Toxin sequences, two component regulatory systems, plasmids and type IV secretion systems have also been recognised as components in pathogenic Campylobacter spp. . Three cytolethal distending toxin (cdt) subunits A, B and C are confirmed as conserved across the four Campylobacter species (C. jejuni, C.lari, C. coli, C. upsaliensis) and C. fetus [22, 23]. In addition, the presence of cdt genes is linked to C. jejuni, C coli and C. fetus pathogenesis, where cdt negative strains were found to be less efficient during adherence and invasion in vitro [22, 39]. A similar survey of C. fetus will assist to confirm if cdt positivity is associated with an increase in pathogenicity. Two-component regulatory (TCR) systems are commonly used by bacteria to respond to specific environmental signals such as temperature . Five TCR systems (pairs of adjacent histidine kinase and response regulator genes) have been identified as conserved across Campylobacter species and confirmed in C. fetus subspecies.
The type IV secretory genes, which are possibly involved in conjugative plasmid transfer or the secretion of virulence factors [1, 18, 41], were absent in the Cff genome and unique to Cfv. A large proportion of Cfv subspecies specific ORFs (30%) were harboured in the Cfv contig specific regions. C. upsaliensis and C. jejuni are known to harbour plasmids and evidence does suggest that these plasmids can play a role in pathogenesis. One basic difference between the list of genes absent in Cff and present in Cfv is that many of them are in common to genes present on the plasmids of these related Campylobacter. The type IV secretion system is also found in C. jejuni, C. lari and C. coli plasmid sequence. The unique Cfv genome sequences also harboured many phage-like derived genes. The presence of type IV secretion system has also been described by Abril et al, 2007 , of which the putative VirB6 protein gene was found to be truncated by the insertion element (IScfe1). It is possible that contigs within this Cfv unique 80 Kb suite of contigs represent a number of extrachromosomal DNA plasmids. A wider survey of C. fetus isolates and the presence of plasmids (type IV secretion systems) and phage genes will assist to confirm our observations.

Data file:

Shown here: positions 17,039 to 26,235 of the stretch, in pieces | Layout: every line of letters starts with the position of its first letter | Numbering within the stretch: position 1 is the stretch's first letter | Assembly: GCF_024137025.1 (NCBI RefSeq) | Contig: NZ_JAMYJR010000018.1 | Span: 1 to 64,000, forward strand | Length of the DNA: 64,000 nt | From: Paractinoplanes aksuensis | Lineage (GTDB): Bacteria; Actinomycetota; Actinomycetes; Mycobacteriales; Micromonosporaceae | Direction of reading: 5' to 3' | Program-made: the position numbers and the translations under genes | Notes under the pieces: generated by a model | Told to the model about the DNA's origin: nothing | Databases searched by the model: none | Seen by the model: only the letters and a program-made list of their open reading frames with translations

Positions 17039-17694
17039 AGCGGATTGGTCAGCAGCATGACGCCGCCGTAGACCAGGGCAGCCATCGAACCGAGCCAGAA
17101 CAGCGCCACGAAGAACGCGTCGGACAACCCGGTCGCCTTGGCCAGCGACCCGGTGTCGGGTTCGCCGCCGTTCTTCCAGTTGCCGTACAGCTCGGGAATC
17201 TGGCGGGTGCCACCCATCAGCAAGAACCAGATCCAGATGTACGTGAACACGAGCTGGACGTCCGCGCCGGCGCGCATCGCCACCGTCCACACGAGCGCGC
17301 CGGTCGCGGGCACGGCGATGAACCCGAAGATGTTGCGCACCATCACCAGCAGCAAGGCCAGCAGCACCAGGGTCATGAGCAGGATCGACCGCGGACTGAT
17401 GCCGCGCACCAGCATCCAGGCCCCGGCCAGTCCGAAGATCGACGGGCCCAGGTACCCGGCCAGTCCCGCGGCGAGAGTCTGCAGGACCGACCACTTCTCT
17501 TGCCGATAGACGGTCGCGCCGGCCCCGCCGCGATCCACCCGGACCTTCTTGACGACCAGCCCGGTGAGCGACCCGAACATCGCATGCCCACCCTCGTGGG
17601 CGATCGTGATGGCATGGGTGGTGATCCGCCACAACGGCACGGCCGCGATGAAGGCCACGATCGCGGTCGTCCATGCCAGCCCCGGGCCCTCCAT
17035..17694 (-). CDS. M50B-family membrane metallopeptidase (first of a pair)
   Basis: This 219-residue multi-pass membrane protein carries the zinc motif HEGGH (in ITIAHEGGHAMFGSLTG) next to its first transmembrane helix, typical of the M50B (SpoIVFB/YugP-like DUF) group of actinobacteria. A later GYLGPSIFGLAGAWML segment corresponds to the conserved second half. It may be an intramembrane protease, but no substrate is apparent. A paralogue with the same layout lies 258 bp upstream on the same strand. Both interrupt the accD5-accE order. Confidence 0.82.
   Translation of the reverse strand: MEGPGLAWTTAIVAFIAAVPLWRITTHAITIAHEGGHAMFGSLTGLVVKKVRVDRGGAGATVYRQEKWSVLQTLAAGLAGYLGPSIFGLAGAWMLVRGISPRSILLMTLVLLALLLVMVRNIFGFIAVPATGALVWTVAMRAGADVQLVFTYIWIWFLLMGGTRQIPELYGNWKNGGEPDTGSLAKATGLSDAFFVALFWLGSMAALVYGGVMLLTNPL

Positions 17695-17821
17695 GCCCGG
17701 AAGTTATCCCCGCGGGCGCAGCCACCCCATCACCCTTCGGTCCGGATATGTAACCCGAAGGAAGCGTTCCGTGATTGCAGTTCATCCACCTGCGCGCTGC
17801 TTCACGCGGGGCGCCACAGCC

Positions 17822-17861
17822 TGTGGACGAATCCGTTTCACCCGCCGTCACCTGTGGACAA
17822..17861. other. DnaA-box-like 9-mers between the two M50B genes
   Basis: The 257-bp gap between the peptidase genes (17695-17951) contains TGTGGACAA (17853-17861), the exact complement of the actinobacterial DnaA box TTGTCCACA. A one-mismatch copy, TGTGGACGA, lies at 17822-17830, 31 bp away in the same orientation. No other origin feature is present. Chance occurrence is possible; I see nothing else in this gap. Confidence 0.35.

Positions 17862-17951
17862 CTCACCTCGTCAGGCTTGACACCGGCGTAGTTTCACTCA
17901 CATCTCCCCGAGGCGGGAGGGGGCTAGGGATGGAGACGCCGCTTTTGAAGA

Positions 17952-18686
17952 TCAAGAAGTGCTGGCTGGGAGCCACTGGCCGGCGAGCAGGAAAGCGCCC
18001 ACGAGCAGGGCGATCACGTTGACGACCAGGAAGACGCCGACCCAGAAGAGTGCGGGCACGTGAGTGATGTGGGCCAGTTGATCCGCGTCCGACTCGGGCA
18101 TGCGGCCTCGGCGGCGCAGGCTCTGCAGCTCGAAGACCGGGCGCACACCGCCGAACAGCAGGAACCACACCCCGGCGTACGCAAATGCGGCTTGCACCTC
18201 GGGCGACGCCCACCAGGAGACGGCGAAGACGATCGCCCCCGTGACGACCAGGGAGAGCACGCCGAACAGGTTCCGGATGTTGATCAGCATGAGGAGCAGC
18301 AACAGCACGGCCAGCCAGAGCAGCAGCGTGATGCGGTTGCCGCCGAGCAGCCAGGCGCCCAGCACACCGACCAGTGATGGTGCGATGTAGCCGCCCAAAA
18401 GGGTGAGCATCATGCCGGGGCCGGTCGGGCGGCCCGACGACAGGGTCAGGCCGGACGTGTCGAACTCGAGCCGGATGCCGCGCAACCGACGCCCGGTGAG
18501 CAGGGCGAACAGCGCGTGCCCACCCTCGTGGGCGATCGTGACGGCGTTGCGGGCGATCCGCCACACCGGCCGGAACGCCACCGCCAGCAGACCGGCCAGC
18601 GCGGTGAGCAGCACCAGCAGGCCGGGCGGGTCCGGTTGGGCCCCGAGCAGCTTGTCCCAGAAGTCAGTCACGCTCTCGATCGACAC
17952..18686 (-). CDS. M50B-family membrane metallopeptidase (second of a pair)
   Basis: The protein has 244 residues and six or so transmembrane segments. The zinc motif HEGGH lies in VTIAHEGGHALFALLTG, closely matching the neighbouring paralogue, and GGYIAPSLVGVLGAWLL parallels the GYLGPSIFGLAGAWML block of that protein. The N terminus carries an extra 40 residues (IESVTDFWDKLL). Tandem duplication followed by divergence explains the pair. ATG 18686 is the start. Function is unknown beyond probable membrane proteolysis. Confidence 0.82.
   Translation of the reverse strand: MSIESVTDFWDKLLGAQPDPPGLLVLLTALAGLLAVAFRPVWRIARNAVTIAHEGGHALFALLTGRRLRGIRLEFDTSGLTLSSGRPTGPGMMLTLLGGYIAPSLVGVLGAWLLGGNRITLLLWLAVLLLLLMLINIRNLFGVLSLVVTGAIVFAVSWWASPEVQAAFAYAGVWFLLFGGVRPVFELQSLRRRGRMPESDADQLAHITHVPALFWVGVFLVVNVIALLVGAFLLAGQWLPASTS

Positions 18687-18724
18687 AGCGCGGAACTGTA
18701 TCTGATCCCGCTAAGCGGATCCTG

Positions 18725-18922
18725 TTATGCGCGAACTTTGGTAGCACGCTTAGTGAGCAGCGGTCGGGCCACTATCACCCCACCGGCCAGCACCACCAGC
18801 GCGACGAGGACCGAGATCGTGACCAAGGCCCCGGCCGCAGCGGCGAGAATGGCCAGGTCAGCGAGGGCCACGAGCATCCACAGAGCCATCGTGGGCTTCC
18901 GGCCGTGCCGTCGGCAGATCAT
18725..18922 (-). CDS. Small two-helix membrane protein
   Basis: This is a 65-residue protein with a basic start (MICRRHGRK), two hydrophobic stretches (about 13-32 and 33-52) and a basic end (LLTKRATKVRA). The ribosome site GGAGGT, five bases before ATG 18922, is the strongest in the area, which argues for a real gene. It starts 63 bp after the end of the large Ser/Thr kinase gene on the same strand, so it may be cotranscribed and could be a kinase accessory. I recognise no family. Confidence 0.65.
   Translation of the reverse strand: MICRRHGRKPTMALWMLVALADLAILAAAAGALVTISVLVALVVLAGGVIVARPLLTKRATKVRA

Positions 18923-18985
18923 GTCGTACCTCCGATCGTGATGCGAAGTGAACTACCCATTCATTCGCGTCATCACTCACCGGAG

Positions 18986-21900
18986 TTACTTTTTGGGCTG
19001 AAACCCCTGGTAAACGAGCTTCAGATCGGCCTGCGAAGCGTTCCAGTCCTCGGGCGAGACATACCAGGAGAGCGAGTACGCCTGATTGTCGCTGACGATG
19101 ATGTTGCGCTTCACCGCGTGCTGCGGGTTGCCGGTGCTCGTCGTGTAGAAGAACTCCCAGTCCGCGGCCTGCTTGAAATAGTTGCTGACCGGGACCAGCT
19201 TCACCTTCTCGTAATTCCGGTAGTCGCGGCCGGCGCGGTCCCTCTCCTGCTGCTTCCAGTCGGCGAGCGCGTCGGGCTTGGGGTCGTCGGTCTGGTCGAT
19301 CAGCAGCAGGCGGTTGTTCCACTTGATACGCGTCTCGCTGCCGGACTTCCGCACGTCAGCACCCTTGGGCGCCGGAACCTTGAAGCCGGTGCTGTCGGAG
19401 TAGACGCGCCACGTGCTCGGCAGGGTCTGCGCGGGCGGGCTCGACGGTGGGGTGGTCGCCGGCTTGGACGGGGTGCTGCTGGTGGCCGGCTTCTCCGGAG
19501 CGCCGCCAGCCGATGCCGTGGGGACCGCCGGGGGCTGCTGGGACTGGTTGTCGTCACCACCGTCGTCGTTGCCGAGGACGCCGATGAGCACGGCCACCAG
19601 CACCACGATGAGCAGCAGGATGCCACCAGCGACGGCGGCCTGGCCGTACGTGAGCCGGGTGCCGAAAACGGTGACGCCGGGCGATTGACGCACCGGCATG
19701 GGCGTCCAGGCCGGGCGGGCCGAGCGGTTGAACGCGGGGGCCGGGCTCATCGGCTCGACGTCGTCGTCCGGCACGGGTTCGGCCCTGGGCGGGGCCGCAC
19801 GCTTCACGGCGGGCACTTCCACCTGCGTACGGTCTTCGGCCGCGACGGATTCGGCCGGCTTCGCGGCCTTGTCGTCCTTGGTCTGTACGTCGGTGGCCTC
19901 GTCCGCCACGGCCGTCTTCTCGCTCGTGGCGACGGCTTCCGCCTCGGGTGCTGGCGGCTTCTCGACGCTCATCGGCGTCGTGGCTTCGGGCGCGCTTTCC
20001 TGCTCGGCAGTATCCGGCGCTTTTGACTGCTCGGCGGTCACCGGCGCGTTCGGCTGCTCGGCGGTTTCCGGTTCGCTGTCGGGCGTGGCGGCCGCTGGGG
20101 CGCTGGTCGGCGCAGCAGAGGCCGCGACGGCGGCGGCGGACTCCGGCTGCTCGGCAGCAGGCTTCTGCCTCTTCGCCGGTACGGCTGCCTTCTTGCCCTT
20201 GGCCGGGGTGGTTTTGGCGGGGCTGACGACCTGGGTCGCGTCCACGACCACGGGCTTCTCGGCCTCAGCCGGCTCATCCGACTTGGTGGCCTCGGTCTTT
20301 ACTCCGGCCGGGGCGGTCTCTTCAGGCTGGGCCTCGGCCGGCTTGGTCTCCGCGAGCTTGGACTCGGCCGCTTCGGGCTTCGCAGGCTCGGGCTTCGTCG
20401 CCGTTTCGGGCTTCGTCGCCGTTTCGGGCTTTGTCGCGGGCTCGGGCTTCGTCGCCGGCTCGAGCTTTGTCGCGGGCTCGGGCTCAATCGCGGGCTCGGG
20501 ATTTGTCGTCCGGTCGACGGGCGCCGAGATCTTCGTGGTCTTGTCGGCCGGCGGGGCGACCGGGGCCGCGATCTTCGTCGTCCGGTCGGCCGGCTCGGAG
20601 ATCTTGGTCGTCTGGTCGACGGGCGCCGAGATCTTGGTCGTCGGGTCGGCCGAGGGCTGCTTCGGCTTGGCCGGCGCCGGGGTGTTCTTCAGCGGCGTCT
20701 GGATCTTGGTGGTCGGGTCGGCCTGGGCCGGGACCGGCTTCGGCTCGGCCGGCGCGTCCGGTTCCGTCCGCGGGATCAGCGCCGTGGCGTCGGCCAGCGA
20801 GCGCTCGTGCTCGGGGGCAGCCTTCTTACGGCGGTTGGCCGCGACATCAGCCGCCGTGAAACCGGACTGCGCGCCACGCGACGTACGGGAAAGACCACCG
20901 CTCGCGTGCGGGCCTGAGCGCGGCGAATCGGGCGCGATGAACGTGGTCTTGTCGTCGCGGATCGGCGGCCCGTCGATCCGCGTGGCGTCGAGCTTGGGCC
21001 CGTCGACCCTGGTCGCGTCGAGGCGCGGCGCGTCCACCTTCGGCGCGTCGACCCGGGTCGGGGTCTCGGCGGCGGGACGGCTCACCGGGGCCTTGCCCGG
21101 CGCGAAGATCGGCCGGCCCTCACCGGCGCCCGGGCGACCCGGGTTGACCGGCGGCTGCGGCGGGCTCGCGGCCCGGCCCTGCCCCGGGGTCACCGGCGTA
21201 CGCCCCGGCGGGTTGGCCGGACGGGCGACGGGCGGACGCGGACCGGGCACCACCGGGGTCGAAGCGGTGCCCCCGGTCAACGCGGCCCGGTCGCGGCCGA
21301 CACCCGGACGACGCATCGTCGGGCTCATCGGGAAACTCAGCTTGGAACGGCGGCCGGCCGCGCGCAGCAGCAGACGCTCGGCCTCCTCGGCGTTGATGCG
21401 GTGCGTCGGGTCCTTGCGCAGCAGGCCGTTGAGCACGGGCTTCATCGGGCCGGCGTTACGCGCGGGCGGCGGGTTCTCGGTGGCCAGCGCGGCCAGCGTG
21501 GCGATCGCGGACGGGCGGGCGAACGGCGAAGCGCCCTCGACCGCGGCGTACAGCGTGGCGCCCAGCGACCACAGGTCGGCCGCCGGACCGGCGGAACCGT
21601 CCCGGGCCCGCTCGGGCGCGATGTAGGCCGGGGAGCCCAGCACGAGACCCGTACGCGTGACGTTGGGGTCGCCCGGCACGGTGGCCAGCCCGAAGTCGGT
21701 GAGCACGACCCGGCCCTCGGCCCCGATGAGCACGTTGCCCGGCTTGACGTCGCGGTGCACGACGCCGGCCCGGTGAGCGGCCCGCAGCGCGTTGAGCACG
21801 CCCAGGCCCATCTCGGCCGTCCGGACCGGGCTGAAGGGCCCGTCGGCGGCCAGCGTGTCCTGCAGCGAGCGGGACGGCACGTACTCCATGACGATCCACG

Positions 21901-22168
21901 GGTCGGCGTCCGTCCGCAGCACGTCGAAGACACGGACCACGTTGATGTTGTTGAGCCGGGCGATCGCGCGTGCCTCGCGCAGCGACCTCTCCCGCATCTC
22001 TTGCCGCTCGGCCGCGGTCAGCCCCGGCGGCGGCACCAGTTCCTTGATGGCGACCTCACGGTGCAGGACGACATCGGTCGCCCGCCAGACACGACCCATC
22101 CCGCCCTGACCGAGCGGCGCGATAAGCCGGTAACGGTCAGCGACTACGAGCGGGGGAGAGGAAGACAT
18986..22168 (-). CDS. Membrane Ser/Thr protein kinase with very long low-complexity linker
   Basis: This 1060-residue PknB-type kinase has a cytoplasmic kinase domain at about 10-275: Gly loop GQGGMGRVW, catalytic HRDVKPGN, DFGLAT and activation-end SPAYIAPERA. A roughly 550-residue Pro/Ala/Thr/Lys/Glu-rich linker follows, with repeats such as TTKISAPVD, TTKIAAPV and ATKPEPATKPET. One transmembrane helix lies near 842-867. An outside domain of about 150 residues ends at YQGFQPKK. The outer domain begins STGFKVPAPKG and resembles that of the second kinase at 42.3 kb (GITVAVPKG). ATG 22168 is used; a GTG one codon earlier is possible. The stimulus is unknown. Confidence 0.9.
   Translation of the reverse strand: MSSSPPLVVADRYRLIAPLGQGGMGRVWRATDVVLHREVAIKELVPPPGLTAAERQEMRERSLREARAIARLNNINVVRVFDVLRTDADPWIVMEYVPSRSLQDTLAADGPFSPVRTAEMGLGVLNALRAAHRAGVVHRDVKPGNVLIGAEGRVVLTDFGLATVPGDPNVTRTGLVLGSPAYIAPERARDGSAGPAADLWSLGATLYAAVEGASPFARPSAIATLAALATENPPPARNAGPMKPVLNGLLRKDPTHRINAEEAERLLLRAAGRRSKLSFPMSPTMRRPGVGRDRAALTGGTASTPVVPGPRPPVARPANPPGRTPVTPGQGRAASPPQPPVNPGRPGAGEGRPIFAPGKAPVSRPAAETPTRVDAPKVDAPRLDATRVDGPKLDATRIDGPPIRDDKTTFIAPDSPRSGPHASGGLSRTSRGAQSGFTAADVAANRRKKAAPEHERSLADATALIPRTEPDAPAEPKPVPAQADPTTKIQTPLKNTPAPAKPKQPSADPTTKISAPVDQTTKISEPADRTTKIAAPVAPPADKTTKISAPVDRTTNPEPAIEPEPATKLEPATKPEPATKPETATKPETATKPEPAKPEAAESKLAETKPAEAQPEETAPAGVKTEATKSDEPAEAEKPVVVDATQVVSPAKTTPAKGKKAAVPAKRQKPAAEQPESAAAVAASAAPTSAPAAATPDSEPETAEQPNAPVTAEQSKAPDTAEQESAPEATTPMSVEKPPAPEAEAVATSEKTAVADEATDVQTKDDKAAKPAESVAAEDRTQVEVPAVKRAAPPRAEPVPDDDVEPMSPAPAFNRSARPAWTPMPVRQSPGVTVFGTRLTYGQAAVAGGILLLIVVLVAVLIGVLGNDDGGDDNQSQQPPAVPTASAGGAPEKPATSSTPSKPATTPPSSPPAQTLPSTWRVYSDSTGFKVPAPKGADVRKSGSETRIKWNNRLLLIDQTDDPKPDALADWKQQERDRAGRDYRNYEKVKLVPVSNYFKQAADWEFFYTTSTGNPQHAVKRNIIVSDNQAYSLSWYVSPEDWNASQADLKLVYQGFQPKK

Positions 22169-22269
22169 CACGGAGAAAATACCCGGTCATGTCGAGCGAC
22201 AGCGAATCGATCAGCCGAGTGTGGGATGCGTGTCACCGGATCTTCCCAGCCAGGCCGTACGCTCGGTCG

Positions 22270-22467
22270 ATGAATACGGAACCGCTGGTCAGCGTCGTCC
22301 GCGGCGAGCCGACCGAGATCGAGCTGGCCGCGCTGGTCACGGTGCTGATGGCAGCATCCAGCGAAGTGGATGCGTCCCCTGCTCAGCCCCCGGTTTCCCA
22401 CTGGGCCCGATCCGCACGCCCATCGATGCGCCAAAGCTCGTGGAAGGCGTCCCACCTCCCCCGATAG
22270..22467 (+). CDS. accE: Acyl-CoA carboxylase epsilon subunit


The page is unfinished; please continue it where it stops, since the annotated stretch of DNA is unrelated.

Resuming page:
This analysis has provided diagnostic markers to discriminate the Campylobacter subspecies Cfv and Cff, which can be investigated for more general applicability for field use. Most of the Cfv assays based on the incomplete AZUL-94 genome sequence, showed amplification preference for Cfv biovar venerealis strains. The Cfv biovar intermedius strains were negative in all but one assay, which was otherwise positive for Cfv AZUL-94 strain only. Curiously, one of the assays designed to Cfv AZUL-94 strain virB9 (type IV Secretion gene) did not amplify other Cfv biovar venerealis isolates but did amplify biovar intermedius and the Cff strains tested here. However, as described above the Cff genome sequence (Strain 82–40) does not appear to have type IV secretion genes. A confounding factor in interpreting this data is that different Cff strains may also possess putative plasmid-borne genes and these may potentially be shared between subspecies and Cfv biovars. The Cfv AZUL-94 strain could also either consist of a mix of the 2 biovars or represent a novel strain of Cfv. However, assays based on putative plasmid-borne genes have previously demonstrated inconsistencies when applied for subspecies identification in some regions . The parA (plasmid partitioning protein gene),  assay target is thought to be plasmid borne, however evidence for plasmids containing parA in Cfv has not been confirmed to date [19, 42]. Very little research has been undertaken to compare the Cfv biovars and the diagnostic targets reported here now need to be further tested in multiple field strains to assess the stability of these markers and therefore the genomic regions in Cfv. However, the results presented do suggest that the Cfv research community could benefit from the generation of full genome sequence from both biovars as well as isolates from different geographical continents. Our results also demonstrated putative plasmid sequences are present in Cfv, absent in Cff, suggesting plasmid profiling and sequencing from C. fetus subspecies, biovars and strains will assist to confirm our findings.